Fintech and NBWA partnered up again to investigate 2020 Q1 beer data and see how the onset of COVID-19 could shape the year to come.
Way back in January, when we held our 2019 Beer Industry Review with NBWA’s Chief Economist, Lester Jones, we made a few predictions for 2020. We predicted a strong year for can packages, fall-inspired seasonal beers, and of course, seltzers. We also predicted that holiday success would depend on a few factors, like the timing of the holiday and the availability of the products. What we couldn’t foresee was just how dramatically the industry would shift in the next three months – three months that have felt for many in quarantine to have been a lifetime.
In our latest Beer Industry Review, Lester used Fintech data, which accounts for about a third of all beer sold across the U.S., to highlight the industry trends and setbacks from Q1. While the initial impacts of COVID-19 on our industry are daunting, there’s still hope. With proper execution and planning, a silver lining of new opportunities may arise from the challenges we’re facing now.
The Start of 2020
2020 started similarly to the previous two years, with total Sales to Retailers (STRs) case volumes matching nearly identically. Through the first 11 weeks, the top ten brands held an average of 62.5% of total shares, and premium plus light brands, like Bud Light, Miller Lite, and Coors Light, held firm as the top earners. Unsurprisingly – and true to our predictions – cans had a successful first quarter, and seltzers were striking the motherload. The opening week of 2020 saw nearly double the seltzer success as 2019, up to almost 268,000 cases nationally. In week three, the seltzer segment rocketed to 917,660 cases, with newcomer Bud Light Seltzer earning 46.9% of total shares. From there, favorite brands like White Claw and Truly have seen consistent shares, and the segment as a whole has seen overall growth.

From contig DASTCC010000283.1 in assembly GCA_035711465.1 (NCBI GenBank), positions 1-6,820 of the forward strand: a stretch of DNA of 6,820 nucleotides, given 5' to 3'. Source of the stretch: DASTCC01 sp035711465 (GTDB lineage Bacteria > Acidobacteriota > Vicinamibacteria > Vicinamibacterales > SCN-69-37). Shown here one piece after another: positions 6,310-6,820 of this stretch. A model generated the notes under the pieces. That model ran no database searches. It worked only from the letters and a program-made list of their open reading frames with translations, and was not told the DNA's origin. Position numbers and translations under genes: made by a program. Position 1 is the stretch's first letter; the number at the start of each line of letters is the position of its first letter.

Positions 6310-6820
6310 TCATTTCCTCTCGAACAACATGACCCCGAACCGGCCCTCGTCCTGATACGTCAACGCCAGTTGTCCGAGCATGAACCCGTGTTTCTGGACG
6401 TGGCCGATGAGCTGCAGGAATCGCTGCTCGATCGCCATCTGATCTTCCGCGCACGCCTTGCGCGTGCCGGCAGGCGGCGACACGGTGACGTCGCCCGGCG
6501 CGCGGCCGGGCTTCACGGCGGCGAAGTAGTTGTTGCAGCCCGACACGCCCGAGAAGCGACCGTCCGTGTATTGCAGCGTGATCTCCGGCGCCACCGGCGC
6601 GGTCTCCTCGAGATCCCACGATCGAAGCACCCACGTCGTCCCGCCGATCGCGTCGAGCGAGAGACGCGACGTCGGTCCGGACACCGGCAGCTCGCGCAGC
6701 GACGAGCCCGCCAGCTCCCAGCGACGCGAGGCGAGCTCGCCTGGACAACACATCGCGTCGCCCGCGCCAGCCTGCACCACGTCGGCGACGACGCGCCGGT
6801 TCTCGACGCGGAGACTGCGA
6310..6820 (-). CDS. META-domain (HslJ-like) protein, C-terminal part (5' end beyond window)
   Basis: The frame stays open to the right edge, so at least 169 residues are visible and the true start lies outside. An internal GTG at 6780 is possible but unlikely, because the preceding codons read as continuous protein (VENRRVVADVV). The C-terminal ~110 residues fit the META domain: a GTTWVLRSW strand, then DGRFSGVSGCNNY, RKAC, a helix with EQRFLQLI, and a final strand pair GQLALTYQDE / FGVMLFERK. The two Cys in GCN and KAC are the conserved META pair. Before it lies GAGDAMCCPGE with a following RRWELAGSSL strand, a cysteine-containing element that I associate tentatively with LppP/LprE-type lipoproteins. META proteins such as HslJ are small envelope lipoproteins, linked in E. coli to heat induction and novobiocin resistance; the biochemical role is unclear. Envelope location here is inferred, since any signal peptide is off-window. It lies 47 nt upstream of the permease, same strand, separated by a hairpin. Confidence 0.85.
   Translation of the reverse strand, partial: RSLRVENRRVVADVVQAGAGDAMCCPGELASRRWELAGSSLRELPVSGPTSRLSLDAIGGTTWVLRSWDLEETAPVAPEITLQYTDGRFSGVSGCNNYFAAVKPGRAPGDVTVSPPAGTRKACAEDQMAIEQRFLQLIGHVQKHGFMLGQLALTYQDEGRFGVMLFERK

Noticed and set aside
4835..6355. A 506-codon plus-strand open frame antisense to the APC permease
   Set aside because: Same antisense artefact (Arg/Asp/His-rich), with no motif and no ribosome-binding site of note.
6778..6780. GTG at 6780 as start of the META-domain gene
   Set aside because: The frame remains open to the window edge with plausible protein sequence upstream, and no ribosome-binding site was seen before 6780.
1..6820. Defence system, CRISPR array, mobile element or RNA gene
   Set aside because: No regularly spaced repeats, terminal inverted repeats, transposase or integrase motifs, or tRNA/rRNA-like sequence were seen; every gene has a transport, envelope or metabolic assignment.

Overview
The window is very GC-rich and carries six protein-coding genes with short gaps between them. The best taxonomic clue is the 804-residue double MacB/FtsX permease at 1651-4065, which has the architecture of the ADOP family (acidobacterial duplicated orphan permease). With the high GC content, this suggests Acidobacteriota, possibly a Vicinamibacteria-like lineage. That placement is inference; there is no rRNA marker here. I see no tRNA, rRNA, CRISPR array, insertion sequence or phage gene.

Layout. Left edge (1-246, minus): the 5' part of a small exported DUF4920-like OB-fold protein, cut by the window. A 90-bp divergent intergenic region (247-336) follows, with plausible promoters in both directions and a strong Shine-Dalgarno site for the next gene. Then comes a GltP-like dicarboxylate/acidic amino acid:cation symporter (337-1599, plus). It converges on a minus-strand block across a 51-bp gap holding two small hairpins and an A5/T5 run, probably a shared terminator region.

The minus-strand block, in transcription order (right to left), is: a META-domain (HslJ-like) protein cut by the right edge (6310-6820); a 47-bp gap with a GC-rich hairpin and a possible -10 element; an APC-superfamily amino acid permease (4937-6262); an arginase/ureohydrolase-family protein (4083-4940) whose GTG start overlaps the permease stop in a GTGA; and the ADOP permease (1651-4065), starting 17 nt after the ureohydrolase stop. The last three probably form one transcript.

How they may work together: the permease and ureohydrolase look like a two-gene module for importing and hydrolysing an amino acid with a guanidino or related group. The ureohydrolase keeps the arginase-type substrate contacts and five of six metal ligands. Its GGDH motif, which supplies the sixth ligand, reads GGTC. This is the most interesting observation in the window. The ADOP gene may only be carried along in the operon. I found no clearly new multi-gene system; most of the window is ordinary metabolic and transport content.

The Week 12 Boom
Then came week 12 and the onset of COVID-19. In the mad dash to “pantry load,” overall STRs jumped up to 20.7 million cases – a 52% increase over the same week in 2019. To put this number in perspective, the volume of week 12 was higher than that of the Super Bowl, New Year’s, and even the Fourth of July, and it was only a hair shy of volume seen by two of 2019’s biggest drinking holidays, Memorial Day and Labor Day.
Consumers flocked to grocery stores to purchase familiar brands in big packages, with the top ten names jumping to 67.6% of total shares. Unfortunately, with the big increase for grocery stores and subsequent restrictions on bars and restaurants, the on-premise segment went from 16% in 2019 to 2% for the post-pantry-rush week 12 in 2020. This shift hit draft hard, dropping shares from 9% to .5% in just one week. Subsequently, craft, which often relies on on-prem taps, dropped from 10.8% to 8.4% of overall industry shares.
Now that we’re settling into a new, coronavirus normal and the pantry-loading moment has passed, our data is pointing to trends that seem to be getting back to 2019 numbers. But how does the beer industry recover and succeed once regulations lift? Now that the on-prem segment is slowly starting to reopen, will consumers be gun shy about going out, or will they have less disposable income to spend on dinner and drinks? While Fintech has reliable purchase data intelligence, we don’t have a crystal ball to see the rest of 2020 and the outcome of COVID-19. But we know the industry is resilient, and consumers in the U.S. follow consistent and predictable consumption patterns.
Now more than ever, innovation will play a pivotal role in success. While there will certainly be challenges with restocking on-premise when it does reopen, and there will likely be an even further dip in share data when product returns begin, supply chain disruptions could mean opportunity. If international products, like Italian wine, become less available, retailers will rely on beer distributors to fill the gaps. And as safe physical-distancing procedures are implemented (whether by choice or regulation), retailers and distributors alike can lean into experiential, outdoor channels, like festivals and outdoor farmers markets. Focusing on activity-based patio packages could be just the thing that encourages consumers to get off the couch and into the taproom. No matter what your plan is, now’s the time to form it. Hopefully, with proper execution and a continued joint effort from all industry participants, we’ll regroup for our July recap of Q2 to show Memorial Day data that’s through the roof.
If you missed our webinar, you can view the presentation anytime here. Stay tuned for updates about our next beer industry review. Have questions about Fintech’s data, or how our partnership with NBWA can bring you the industry insights needed to build a better alcohol business? Contact us today!